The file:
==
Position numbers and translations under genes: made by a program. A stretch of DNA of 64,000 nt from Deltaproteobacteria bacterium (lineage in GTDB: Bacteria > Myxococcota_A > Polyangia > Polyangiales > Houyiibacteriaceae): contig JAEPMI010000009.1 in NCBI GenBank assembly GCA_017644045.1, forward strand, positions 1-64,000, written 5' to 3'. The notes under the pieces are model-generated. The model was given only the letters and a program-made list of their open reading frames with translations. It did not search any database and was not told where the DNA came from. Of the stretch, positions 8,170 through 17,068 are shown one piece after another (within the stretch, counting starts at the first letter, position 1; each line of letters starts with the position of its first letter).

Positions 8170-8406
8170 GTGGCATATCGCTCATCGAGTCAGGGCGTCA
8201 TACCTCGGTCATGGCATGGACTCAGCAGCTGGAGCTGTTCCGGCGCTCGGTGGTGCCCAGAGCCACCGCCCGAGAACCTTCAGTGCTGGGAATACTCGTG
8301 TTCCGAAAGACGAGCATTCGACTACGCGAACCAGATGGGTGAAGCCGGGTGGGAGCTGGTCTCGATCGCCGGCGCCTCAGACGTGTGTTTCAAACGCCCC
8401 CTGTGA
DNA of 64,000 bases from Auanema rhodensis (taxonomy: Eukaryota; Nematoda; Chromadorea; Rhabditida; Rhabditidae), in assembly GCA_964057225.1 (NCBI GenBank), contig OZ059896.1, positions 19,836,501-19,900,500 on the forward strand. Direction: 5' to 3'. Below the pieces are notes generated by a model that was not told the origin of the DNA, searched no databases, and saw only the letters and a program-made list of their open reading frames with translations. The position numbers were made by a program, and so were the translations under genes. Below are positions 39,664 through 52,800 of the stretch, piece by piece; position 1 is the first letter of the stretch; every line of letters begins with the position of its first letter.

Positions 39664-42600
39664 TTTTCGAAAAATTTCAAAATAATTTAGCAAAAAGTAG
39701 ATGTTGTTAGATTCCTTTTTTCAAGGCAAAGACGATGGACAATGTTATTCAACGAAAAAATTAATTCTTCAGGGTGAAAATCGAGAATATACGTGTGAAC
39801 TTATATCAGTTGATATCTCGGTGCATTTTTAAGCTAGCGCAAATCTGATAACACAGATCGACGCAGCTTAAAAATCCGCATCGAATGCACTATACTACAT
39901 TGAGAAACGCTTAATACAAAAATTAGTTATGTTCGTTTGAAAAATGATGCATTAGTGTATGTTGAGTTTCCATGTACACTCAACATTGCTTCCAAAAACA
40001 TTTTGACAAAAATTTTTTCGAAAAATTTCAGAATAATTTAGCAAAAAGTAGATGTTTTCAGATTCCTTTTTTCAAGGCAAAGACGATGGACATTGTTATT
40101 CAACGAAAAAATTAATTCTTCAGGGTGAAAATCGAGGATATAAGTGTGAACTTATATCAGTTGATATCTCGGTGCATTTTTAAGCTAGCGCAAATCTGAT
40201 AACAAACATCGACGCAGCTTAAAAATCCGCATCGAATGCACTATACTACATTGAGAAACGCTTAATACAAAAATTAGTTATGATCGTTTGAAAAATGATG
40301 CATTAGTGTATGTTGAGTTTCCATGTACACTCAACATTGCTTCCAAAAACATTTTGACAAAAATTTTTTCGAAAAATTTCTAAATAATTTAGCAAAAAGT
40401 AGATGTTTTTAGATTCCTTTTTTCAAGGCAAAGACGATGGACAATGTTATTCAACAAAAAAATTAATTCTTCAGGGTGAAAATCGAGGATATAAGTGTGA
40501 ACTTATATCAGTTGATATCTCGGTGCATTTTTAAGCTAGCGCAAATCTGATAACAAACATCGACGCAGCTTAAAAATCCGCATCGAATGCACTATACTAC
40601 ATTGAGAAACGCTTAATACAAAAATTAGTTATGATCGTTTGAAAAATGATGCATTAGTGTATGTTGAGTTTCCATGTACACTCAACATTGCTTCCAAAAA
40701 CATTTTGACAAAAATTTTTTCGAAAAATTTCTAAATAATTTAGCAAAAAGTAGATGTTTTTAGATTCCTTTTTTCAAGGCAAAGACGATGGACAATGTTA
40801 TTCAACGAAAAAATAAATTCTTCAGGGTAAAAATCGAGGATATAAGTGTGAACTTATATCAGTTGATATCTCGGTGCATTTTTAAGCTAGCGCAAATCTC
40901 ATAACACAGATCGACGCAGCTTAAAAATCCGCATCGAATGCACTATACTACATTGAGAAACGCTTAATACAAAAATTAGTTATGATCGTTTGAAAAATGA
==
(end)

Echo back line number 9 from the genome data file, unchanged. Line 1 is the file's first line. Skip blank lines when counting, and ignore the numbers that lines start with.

39664 TTTTCGAAAAATTTCAAAATAATTTAGCAAAAAGTAG